Politically, these defenses are only slightly better than nothing. The first one sidesteps the part of the Massachusetts plan that most bothers conservatives: the individual mandate it shares with Obamacare. The second argument will appeal to some conservatives. A state mandate does not raise the constitutional concerns the federal one does. But conservatives who consider the federal mandate incompatible with individual liberty will not find it much more congenial at the state level. The mandate, by the way, is also the most unpopular part of the law with the public at large. That is not an issue Romney would be able to bring up against Obama as the party’s nominee.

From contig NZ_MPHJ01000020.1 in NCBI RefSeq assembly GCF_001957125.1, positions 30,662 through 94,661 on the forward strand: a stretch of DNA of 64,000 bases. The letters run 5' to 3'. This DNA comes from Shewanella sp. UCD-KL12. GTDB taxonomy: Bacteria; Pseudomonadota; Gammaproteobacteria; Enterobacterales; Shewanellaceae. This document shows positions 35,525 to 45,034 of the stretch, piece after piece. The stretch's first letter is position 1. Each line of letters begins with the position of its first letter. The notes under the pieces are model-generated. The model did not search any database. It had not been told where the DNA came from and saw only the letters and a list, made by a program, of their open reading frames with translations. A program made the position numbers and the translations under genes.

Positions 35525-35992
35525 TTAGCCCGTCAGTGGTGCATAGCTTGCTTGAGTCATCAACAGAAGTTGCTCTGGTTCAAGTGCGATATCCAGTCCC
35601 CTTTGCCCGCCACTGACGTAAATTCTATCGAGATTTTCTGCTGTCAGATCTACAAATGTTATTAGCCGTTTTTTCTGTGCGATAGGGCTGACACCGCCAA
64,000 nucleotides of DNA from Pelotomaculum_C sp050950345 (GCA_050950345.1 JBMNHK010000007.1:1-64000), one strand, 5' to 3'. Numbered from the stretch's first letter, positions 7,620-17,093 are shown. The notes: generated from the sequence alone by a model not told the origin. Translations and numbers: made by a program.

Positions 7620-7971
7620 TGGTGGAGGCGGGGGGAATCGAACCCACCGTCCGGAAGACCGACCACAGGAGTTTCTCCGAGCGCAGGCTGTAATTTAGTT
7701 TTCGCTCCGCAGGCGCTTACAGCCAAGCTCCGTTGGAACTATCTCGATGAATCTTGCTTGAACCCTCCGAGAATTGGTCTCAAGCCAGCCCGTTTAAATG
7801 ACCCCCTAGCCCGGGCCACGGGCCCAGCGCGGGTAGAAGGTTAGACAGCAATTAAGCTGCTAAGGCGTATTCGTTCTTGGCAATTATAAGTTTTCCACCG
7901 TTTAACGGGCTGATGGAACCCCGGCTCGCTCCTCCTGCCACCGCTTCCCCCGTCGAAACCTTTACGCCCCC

Even after his latest speech, the health-care issue remains extremely dangerous to Romney for several reasons. It exacerbates the character issue. He cannot repudiate the plan because he already flip-flopped on so many issues during the 2008 race, including abortion, guns, immigration, and gay rights. But defending the plan makes him look slippery, since the only way he can do it while running for the Republican nomination is to pretend that it is nothing like Obama’s law.
The unpopularity of the law among Republican primary voters also means that Romney cannot brag about his main legislative accomplishment as governor. Take it out of the picture — which is the best-case scenario for Romney — and primary voters are left looking at a rich, smooth former governor of Massachusetts who cannot point to any big success in office.